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Outpatient “Commitment”: A View From Another Bridge

Harold A. Maio


Updated February 24, 2004

Updated February 24, 2004
I am not sure what commitment people in the mental health profession have to people who could benefit from outpatient treatment. I read a great deal, however, about the interest of people in the mental health profession to forcibly commit people to mental health treatment, specifically, people with severe psychiatric disorders, but I also read a great deal about people refused services for one reason or another, often budgetary. I suppose one could assume that once a person is legally committed as an outpatient, a mental health provider will be forced to address that person’s medical needs, but I see no assurance that people in need, who are not defined by law as qualifying, will not continue to be ignored. First they will have to be defined, then the services may become available. I am also not sure the law will not be abused, as have most mental health statutes in the past.

Kendra’s Law, a New York State statute forcing treatment upon individuals with serious psychiatric issues, who have a history of self-neglect or acts of violence, was instituted in response to the murder of young woman by a person whose psychiatric needs were severe. Her death was tragic, but she was unfortunately not the only victim in the incident: The man had been repeatedly denied services.

The new law will provide for “involuntary outpatient treatment” for individuals like him. Although most people are interpreting the “involuntary” as applying to the man, my view is from another bridge: A mental health system that had denied services will, through this new law have to provide services to people, now defined by the law, who might have been denied services in the past. Force is a two-edged sword.

In Sweden a woman, a politician of note, was murdered in a department store by another person who had been denied services. She is dead, he is in prison, likely for life. Had the mental health system been forced to provide him with treatment, the death might have been avoided, along with the costs of incarcerating him for life. One can never know, but...

In England, a man discharged from a mental institution late at night with nothing but tram fare, a common mental institution approach, stabbed George Harrison. He, too, will spend the rest of his life incarcerated, though the irresponsible act of abandoning him to the streets has resulted in no charges against the institution. Depriving the man who murdered Kendra of sought treatment has resulted in no charges against the agency or agencies that denied him service. Nor have any charges been levied against the actual individuals who made the decisions.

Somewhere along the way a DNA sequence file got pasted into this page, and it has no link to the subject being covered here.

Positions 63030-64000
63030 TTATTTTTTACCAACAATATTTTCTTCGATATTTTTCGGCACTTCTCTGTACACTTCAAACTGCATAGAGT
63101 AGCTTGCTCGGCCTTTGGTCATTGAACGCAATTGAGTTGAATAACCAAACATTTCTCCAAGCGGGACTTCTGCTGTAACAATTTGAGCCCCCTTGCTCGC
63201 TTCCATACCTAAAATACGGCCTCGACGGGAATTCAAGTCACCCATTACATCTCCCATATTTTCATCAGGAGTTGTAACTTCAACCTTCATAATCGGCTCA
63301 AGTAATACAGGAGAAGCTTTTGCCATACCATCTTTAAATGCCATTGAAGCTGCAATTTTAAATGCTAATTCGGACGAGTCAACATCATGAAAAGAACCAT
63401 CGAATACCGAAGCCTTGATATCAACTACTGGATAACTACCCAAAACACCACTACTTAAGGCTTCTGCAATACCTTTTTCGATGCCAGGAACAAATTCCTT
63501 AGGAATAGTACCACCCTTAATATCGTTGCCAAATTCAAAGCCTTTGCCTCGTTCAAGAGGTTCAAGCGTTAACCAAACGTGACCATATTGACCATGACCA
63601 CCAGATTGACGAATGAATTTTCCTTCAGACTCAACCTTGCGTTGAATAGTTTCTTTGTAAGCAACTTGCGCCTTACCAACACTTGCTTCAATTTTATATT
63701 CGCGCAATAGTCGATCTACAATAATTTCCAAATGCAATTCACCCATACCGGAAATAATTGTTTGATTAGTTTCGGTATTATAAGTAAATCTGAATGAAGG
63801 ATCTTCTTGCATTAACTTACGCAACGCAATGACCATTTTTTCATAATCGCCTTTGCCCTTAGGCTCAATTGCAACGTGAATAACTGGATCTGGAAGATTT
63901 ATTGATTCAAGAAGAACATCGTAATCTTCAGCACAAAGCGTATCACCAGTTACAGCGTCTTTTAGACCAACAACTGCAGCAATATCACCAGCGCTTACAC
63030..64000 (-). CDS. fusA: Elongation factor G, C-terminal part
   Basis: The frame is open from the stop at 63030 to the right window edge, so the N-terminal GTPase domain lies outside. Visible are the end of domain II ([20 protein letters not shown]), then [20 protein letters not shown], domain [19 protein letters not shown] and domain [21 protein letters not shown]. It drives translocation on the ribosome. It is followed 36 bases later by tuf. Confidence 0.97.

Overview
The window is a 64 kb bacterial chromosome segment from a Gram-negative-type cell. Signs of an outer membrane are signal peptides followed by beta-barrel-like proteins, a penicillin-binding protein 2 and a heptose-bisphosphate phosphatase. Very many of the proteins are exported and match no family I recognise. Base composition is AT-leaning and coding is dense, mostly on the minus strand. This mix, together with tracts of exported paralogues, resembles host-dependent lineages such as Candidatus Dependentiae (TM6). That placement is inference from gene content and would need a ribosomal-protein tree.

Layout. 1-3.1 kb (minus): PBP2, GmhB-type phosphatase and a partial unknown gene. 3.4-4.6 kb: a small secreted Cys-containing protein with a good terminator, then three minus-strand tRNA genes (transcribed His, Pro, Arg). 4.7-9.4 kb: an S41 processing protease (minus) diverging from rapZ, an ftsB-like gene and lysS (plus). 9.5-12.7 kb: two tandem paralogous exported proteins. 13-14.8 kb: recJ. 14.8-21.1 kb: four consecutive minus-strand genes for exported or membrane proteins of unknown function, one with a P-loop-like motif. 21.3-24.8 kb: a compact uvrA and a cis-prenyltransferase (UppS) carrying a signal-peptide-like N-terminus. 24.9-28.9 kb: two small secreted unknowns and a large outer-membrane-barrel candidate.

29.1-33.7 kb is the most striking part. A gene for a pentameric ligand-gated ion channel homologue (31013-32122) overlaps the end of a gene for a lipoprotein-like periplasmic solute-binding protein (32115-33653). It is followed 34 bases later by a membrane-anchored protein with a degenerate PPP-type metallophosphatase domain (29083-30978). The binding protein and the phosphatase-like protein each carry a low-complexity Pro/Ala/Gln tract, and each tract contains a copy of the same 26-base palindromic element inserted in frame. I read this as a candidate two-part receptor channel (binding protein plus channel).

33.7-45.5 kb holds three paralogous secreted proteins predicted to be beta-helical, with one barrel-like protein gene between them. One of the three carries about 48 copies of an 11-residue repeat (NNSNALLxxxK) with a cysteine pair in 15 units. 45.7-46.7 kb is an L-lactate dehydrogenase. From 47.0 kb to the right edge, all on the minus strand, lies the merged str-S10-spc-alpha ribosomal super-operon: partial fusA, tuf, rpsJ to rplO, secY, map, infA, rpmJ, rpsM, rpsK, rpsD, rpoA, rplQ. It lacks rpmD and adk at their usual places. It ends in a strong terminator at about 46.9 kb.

As an advocate in this area I am in contact with many parents of adult men and women whose abilities to deal with psychiatric illnesses is limited. Many of these parents know that no law presently exists that could force treatment upon their sons or daughters, perhaps provide them with a modicum of stability, but I know as well, that no mental health program exists to provide that treatment if it were actually sought, because no one has provided for the costs of implementing it.

Abandoning people to the streets, one of the consequences of “de-institutionalization”, an interesting metaphor, has resulted in moving much mental health treatment to jails and the streets. As people did not choose to be in institutions, so they did not choose the streets. Some might very likely have been unable to choose. No, I do not oppose the closing of the warehouses, but they have not been replaced with sufficient options in the community, though some are developing. Strangely they are developing through agents other than mental health systems, some directly through the advocacy of parent groups. Some are aimed at people who do have sufficient control over their illnesses to monitor their own recovery, and some are designed for people who require continued support to succeed in the community. Each new program is a welcome addition to the broad array of necessary services.

I am a board member of one new program in Florida, initiated by parents, and this year seeking legislative authority. It is called “Self Directed Care”, and as the name implies, is aimed at finding people able to self-direct their recovery. Shortly after the program began, it reached its capacity of 100 participants. Soon it will expand to another region of the state, it is presently only in Jacksonville, and we will see if the integrity of the model can be maintained.

The program is unique in that participants (no not "clients', "patients" or some other euphemism, they are full participants) actually control the dollars provided for their recovery and choose who will provide services. It is not a facility-based program, cutting costs, and force is not an option.

How does one design a program involving force that is both medically and legally ethical? Such a program already exists.

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